amends. But is it too late? Bullying, friendship and forgiveness are at the
center of this play adapted from the beloved Newbery Honor Book by Eleanor
Estes.

Of Note: Eleanor Estes wrote down her childhood memories while recovering from tuberculosis and became a children’s author. Her many published works are widely read; but “The Hundred Dresses” continues to be the most popular, remaining in print since its publication in 1944. It was awarded the Newbery Honor in 1945. Speaking about “The Hundred Dresses” Eleanor Estes said, “I am holding up a mirror, and the scene reflected in the mirror is a true image of childhood, and the mirror, besides reflecting, also speaks and echoes the clear, profound, unpremeditated utterances, thoughts, and imageries of these children. I like to make children laugh or cry, to be moved in some way by my writing.

Justis Drakes “Milk Like Sugar”The Black RepFeb. 13 – March 3Hotchner StudioWashington Universitywww.theblackrep.org

What It’s About: Milk Like Sugar is an astute gut-wrenching observation of the impact of racism on African American youth. We see the cyclical nature of inherited trauma, the normalization of underfunded communities, the dire need for education that nurtures latent talent, childhood hunger, the categorization of Black youth as adults, and the injustice of the criminal system. The myth of self-determination and seeing those who cannot escape their circumstance as inferior is keeping us for mobilizing and tithing whatever time and talent we might have to give into those communities. This play affirms these children need us, just as much as we need them.

Photo by Peter Wochniak

“Oslo” Feb. 8 – March 3 The Repertory Theatre of St. Louis 130 Edgar Road, St. Louiswww.repstl.org 314-968-4925 What It’s About: The winner of the 2017 Tony Award for Best Play, this play by J.T. Rogers is set in 1993, when two bitter enemies shocked the world by shaking hands and agreeing to work towards peace. “Oslo” finds the unlikely story behind the historic event. The drama explores the secretive and precarious negotiations that made that moment possible and focuses on the Norwegian couple who brokered talks between the Israelis and Palestinians. Director: Steven Woolf Starring: Jim Poulos, Kathleen Wise, Rajesh Bose, Ben Graney, Jerry Vogel, Michael James Reed, Amro Salama, John Rensenhouse, Michelle Hand, Jonathan Gillard Daly, Jeff Cummings, Jim Shankman, Chaunery Kingsford Tanguay, Jack Theiling and Tom Wethington. Of Note: “Oslo” is recommended for adult audiences. The show contains strong adult language and weighty discussions about global politics and diplomatic relations.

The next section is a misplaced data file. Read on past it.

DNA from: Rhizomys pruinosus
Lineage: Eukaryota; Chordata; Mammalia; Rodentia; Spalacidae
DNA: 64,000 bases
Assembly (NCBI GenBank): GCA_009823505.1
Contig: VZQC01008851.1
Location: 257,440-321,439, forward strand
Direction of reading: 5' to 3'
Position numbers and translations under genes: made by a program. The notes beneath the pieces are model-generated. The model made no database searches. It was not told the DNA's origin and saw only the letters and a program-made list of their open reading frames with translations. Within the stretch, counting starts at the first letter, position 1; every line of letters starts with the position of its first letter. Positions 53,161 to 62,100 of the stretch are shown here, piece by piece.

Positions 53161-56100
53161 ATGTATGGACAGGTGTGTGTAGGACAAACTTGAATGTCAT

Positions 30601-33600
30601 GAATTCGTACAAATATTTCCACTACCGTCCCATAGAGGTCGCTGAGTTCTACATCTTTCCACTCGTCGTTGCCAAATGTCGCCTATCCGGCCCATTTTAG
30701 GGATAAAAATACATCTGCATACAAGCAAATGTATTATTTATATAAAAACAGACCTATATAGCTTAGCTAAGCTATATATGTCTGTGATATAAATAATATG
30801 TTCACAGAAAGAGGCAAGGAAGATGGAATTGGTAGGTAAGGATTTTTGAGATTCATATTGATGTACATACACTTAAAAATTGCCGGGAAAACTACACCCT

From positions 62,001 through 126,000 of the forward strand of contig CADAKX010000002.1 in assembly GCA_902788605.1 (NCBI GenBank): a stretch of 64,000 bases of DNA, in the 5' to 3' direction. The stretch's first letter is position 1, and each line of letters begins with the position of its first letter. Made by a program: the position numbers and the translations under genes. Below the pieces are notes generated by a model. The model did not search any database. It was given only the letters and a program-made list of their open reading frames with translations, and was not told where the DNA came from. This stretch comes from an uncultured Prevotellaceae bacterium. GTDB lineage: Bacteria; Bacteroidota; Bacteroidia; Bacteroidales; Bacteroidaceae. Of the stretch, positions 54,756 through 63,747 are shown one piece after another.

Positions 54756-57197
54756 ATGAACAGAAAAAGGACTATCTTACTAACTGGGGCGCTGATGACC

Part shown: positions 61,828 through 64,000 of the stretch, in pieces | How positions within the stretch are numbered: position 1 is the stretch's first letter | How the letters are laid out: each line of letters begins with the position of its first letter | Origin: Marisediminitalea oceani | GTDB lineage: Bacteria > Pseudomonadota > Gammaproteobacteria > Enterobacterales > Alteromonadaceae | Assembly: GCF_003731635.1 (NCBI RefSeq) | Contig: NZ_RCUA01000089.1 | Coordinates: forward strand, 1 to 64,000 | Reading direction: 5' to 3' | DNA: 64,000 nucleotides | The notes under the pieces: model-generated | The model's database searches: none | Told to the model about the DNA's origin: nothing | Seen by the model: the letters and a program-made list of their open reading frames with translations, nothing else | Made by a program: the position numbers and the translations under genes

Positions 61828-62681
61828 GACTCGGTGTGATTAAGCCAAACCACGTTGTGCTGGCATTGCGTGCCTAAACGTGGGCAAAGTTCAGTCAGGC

“Our Town”Lindenwood UniversityFeb. 21 – 23 at 7:30 p.m.Scheidegger Center for the Arts, St. Charles campuswww.lindenwood.edu

What It’s About: Thornton Wilder’s timeless drama of life in the mythical village of Grover’s Corners, New Hampshire, has become an American classic with universal appeal. It first appeared on Broadway in 1938.

Director: Patrice Foster

“The Rat Pack is Back” Friday, February 22, at 7:30 p.m.. The Fox Theatre 527 North Grand in Grand Centerwww.fabulousfox.comWhat It’s About: This spirited show recreates one of the famous “Summit at the Sands” nights when the swingin’, ring-a-ding group known as “The Rat Pack” was creating hipster legend with a free-wheeling, no-holds-barred nightclub act starring Frank Sinatra, Sammy Davis, Jr., Dean Martin and Joey Bishop.

“A Streetcar Named Desire”St. Louis Community College at Florissant ValleyFeb. 21 – 24Fisher Theatre, 3400 Pershall Road www.stlcc.edu/fv/

“Transluminate”The Q Collective Feb. 21 – 23Thursday and Friday at 7 p.m. and Saturday at 4:30 p.m. and 8 p.m.The Chapel, 6238 Alexander Drivehttps://theqcollective.theater

What It’s About: A short-play festival and celebration of transgender, agender, non-binary, genderqueer, and genderfluid artists.

By Lynn Venhaus
Managing Editor